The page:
Boris Johnson’s decision to vote against Rishi Sunak’s deal with the EU on the Northern Ireland protocol is an act of sheer opportunism. Again, Johnson is in denial: Sunak has secured a better agreement for the province than he ever did, as even some Tory Eurosceptics concede.
Sunak is clearing up the mess left by Johnson conceding a trade border in the Irish Sea and then denying it. The new Windsor framework allows the Northern Ireland assembly to apply a “brake” on future single-market regulations in the province. It is as good a deal as the UK is ever going to get from the EU.
Johnson has argued that Sunak’s deal is “not acceptable”, as it would mean either that Northern Ireland is “increasingly divergent from the rest of the UK” or that the UK is unable to diverge from the EU. He claimed the best course is his legislation allowing the UK to overturn parts of the protocol, a move that might end in a mutually damaging trade war with the EU rather than the peace, better relations and reduced trade friction Sunak’s deal offers.
Liz Truss joined Johnson in voting against the deal in the Commons. Anyone would think they didn’t wish their successor well. Surely that can’t be right?
Of course it is. Johnson seems intent on doing everything he can to undermine Sunak, in the hope he can survive the privileges committee inquiry into whether he knowingly lied to parliament over Partygate and make a remarkable comeback to save the Tories from electoral defeat next year.
Johnson’s and Truss’ move encouraged a few of their remaining followers to vote against Sunak’s deal in the Commons this afternoon. But by the Eurosceptics’ standards, a rebellion by 22 Tory MPs was pretty small beer. It was a sign that many Tories have tired of fighting the last war on Brexit. Sunak’s deal was approved by 515 votes to 29. Crucially, his victory did not rely on the votes of the Labour opposition, which would have been uncomfortable.
As ever, “Boris and Brexit” are inextricably linked. The Commons vote on Sunak’s deal will come during Johnson’s grilling by the committee. Although Sunak allies insist this is a coincidence, no one at Westminster really believes it. If you can’t bury bad news – and the Johnson circus coming to town is undoubtedly that for Sunak – then it’s best to get two dollops of it out of the way on the same day. This will deny Johnson another day of the attention he still craves.
Although Johnson’s ability to command headlines has not waned, his support among Tory MPs has since he mustered 100 of them for a possible comeback when Truss resigned, before deciding not to run against Sunak. The current prime minister’s good run in recent weeks has tipped the scales against a Johnson return. “There is a growing sense that Boris has had his day,” one senior Tory backbencher told me. “The return of Partygate is a warning that we would be mad to go back to all that.” A former Johnson ally added: “We have to recognise that the world has moved on.”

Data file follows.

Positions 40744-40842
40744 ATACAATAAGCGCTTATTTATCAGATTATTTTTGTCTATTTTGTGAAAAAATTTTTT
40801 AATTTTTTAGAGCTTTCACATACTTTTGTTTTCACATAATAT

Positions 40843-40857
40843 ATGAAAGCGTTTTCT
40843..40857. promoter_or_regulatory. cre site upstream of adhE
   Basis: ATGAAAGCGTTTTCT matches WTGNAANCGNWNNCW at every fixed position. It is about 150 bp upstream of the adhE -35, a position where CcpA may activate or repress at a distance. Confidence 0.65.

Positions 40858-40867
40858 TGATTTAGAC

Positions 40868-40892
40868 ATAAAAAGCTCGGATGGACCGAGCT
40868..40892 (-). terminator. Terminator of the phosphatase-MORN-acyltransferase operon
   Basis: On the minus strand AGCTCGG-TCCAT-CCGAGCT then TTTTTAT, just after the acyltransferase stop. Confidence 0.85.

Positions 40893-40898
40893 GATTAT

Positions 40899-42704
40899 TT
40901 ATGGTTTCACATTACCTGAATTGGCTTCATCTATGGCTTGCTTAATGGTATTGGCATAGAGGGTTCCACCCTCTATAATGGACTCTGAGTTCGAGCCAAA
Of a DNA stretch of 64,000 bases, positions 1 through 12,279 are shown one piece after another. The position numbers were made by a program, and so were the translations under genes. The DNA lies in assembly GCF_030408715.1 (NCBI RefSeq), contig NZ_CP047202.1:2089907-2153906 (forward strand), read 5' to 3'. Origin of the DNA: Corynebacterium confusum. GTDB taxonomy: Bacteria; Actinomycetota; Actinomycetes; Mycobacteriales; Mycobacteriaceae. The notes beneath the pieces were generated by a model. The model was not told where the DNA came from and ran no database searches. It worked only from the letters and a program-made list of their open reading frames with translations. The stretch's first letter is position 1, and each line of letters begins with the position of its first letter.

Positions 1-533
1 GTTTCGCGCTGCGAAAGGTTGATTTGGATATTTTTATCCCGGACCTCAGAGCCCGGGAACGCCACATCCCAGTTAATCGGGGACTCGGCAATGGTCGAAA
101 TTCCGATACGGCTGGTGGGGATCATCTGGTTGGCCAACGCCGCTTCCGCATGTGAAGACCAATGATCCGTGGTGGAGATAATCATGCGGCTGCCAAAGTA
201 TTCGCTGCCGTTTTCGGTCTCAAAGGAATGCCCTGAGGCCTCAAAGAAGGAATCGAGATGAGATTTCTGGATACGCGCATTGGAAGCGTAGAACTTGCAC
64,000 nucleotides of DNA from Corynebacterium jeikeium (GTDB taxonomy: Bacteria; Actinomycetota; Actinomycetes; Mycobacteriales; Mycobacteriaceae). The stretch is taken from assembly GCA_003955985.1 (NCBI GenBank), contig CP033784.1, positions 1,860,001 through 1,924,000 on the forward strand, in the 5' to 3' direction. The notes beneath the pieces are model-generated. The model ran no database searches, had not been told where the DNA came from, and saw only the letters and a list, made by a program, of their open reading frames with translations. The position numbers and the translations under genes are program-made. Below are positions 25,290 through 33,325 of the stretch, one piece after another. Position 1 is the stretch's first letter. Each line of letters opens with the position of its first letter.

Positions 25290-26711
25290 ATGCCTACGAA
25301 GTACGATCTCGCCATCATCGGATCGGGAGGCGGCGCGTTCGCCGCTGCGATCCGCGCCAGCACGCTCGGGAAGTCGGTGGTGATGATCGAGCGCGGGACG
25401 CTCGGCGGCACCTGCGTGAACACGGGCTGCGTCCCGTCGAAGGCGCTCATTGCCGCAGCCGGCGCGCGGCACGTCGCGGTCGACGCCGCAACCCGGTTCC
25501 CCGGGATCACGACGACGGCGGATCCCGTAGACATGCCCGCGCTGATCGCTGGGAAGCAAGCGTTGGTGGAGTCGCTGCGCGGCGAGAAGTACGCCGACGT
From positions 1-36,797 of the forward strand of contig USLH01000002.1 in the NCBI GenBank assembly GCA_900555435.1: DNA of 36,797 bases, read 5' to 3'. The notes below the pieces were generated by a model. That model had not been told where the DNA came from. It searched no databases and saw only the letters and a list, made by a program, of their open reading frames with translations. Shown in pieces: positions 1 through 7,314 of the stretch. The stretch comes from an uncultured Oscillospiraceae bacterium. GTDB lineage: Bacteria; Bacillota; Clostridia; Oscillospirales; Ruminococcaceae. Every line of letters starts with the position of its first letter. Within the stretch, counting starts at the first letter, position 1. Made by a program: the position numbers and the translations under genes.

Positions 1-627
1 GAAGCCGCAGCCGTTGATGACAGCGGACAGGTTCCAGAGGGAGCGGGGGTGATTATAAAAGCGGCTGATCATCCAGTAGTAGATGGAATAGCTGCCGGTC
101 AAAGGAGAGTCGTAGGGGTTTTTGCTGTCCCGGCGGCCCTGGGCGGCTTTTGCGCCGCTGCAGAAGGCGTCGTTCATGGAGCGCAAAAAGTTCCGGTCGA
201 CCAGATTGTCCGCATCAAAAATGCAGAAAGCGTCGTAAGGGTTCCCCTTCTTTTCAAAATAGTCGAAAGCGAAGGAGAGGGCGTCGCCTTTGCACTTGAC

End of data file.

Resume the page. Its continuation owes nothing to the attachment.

Even grassroots Tory members who sympathise with Johnson over the Partygate inquiry no longer want him back in Downing Street. Only one in four wants a comeback before the election, and two-thirds do not, according to a ConservativeHome survey.
Johnson is a Marmite figure for the public but Robert Hayward, the Tory peer and elections expert, said a Johnson return would transform the party’s election chances “in a negative way, not in a positive way”. He warned that voters would not accept yet another change of PM before the election.
Tory MPs should take note: they have a chance to move on from both Johnson and the Brexit wars by rallying behind Sunak – their party’s best hope of a surprise election victory.
They should dismiss the rumblings against Sunak’s agreement from the dinosaurs in the European Research Group, whose numbers are dwindling as they head for extinction. Although some Tory Brexiteers took their cue from the Democratic Unionist Party, six of whose eight MPs voted against the agreement, the party’s leader Jeffrey Donaldson’s words are softer than the headlines suggest.
Ministers hope the DUP might yet re-join Northern Ireland’s mothballed devolved government after local elections in May. There is a good reason to: if the assembly is not sitting, the “brake” on future EU rules could not be triggered so they would go ahead. Whitehall sources tell me Sunak might offer the DUP more assurances – for example, a guarantee the UK government would always apply the “brake” if the assembly requested it.
Tory MPs will make up their own minds on Partygate in a free vote, but should not be tempted to rescue Johnson if the privileges committee finds he knowingly misled parliament. Reminder: his attempt in the Commons to overturn a ruling that his ally Owen Paterson broke lobbying rules was the start of Johnson’s downfall. At the time, he was riding high and talking about 10 years in power. He was out in less than 10 months.
The Tories should be wary of distracting from Sunak’s recent solid performance. His good run has now been extended by the Commons’ approval of his EU deal. The 22 rebels could still prove an awkward squad. But flirting with a Johnson comeback would be evidence of a death wish, not a survival instinct. Sunak allies rightly point out that the narrow path to a fifth Tory victory is predicated on party unity. If they want to win, Tory MPs need to put the chaos and divisions caused by “Boris and Brexit” behind them.